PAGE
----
Sight tests and eye health
You may be able to get free healthcare, eye tests, and glasses:
- If you have a medical card
- Under the Treatment Benefit Scheme if you have enough PRSI contributions
- If you are living with Hepatitis C and have a Health Amendment Act Card
Children can get free eye tests and treatment under pre-school developmental checks. School health services also do testing and refer children for free treatment.
Eye healthcare services in Ireland is provided by the Health Service Executive (HSE) or by private practitioners.
Eye health professionals include optometrists, dispensing opticians and ophthalmologists. You can read more about these healthcare professionals below.
Free eye tests with the medical card
If you have a medical card, you can get a free eye examination every 2 years from the HSE. If you need glasses or spectacles, you can get free standard spectacles.
If you have a medical condition that means you need an eye exam more often than every two years, these eye exams are also free.
You must apply to your Local Health Office for all eye exams and dispensing.
Eye tests covered by the Treatment Benefit Scheme
If you do not qualify for free optical services from the HSE, the Treatment Benefit Scheme may cover you and your dependent spouse or partner for certain free optical services.
The scheme is based on your social insurance (PRSI) contributions. If you do not have enough PRSI contributions, you may have to pay for the eye tests.
This scheme is run by the Department of Social Protection (DSP) and is also called the Optical Benefit Scheme. The DSP has a list of available opticians under the Treatment Benefits Scheme.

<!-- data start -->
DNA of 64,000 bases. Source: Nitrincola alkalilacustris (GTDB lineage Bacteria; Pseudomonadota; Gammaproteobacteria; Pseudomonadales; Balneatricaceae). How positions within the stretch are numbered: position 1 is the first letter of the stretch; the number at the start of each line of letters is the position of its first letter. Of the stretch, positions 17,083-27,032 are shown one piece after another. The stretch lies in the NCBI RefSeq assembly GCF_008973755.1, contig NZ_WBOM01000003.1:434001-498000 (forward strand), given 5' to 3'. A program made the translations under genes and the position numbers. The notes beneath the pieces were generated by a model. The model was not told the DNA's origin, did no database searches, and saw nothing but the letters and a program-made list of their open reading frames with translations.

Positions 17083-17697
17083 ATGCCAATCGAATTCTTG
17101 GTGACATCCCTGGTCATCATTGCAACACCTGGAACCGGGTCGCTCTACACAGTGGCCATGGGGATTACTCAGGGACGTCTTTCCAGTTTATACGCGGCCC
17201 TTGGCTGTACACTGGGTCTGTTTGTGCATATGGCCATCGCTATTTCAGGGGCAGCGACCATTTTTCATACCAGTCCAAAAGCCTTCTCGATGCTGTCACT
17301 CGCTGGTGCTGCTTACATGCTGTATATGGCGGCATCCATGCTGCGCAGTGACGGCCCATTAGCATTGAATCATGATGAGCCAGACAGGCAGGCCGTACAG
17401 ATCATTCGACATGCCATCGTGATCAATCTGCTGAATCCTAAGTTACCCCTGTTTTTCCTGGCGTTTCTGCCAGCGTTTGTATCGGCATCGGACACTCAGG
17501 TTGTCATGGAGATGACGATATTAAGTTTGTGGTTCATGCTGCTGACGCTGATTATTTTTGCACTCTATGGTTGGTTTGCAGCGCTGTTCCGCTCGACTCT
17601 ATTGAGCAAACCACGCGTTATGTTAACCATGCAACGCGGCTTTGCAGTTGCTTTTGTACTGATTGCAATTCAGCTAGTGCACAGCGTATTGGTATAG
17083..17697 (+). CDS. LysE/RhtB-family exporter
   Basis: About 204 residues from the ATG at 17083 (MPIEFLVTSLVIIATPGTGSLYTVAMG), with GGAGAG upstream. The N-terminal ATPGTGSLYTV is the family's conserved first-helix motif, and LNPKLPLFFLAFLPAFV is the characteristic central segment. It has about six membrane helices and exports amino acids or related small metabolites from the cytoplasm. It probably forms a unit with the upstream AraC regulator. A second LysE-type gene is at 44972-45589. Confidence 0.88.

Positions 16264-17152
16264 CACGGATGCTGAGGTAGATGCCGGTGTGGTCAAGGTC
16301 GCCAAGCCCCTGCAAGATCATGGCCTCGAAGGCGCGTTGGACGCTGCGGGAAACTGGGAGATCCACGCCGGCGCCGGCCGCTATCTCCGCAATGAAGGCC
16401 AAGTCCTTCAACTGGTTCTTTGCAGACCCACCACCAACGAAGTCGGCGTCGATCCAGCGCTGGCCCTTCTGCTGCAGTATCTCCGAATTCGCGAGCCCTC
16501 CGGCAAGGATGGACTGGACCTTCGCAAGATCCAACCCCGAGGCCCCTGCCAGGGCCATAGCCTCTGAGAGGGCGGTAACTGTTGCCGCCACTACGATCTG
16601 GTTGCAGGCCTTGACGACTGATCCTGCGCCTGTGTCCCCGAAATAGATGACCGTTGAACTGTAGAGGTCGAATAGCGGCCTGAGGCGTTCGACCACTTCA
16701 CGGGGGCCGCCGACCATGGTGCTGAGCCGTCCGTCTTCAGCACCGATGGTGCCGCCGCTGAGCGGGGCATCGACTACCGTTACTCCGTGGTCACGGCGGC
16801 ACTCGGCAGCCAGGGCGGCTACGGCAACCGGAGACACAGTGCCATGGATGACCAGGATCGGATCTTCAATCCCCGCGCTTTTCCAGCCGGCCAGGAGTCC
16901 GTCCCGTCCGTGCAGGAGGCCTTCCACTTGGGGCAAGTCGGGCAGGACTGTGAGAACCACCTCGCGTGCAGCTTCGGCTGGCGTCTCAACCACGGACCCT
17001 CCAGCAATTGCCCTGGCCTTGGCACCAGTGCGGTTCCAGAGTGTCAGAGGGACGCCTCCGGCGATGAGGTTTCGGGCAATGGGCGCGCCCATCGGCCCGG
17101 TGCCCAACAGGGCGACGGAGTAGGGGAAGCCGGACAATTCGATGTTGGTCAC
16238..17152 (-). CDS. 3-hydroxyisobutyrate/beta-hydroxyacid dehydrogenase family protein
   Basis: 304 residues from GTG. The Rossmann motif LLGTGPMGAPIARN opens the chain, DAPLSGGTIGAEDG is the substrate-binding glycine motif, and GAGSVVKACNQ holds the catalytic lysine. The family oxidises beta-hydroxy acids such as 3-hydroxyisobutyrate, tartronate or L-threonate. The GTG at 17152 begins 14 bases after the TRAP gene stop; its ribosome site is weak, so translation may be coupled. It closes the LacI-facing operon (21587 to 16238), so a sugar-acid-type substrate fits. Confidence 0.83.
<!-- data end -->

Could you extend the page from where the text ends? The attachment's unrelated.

Eye tests and glasses for children
For your baby after birth
Your child’s eyes will be tested soon after they are born. If your baby was born in a hospital, this test is done before you bring your baby home. If there are any problems with your baby's eyes, they will be referred to an eye specialist for treatment.
At your child's developmental assessments
Your public health nurse will test your child's eyes during their child developmental assessments. Your child will continue these assessments in junior infant class at primary school, until they are aged 6.
Eye examinations for older children
If your child has sight problems at the school health service tests they may be referred to an eye specialist for treatment.
If your child has a medical card this will cover the cost of treating any eye problems found after they leave primary school.
If your child is under 16 and they are treated at the outpatient department of a public hospital, you do not have to pay any hospital charges.
How much does an eye test cost?
If you are not eligible for a free eye test, you may need to pay for your eyes to be tested. You can contact a private optician to ask how much a sight test and eye examination costs.
Tax relief on medical expenses
You may be able to claim tax relief for medical expenses on some eye health treatments. These optical treatments must be prescribed by an eye healthcare professional. You can read more about taxation and medical expenses.
Diabetic Retina Screen
If you have diabetes and are aged 12 or over, you can get a free, regular screening for diabetic retinopathy from the National Diabetic Retinal Screening Programme. Diabetic retinopathy is a complication of diabetes that can damage eyesight.
Eye health professionals explained
An Optometrist examine your eyes to test for vision problems. They use instruments to examine eye health and to test your visual acuity, depth and colour perception and your ability to focus and co-ordinate your eyes. Optometrists can also prescribe spectacles and contact lenses.
A Dispensing Optician cannot prescribe prescription spectacles or contact lenses for you but they can advise you on glasses frames, lenses and contact lenses for your prescription and your lifestyle.
An Ophthalmologist is a doctor who can perform eye surgery, diagnose and treat eye diseases and injuries. Ophthalmologists can also examine eyes and prescribe glasses and contact lenses.
Making a complaint about an eye care professional
If you want to make a complaint about a practitioner, you should contact the regulatory body that they are registered with. Practising optometrists and dispensing opticians must be registered with the Optical Registration Board at CORU, the regulator for health and social care professionals. Ophthalmologists must be registered with the Irish Medical Council.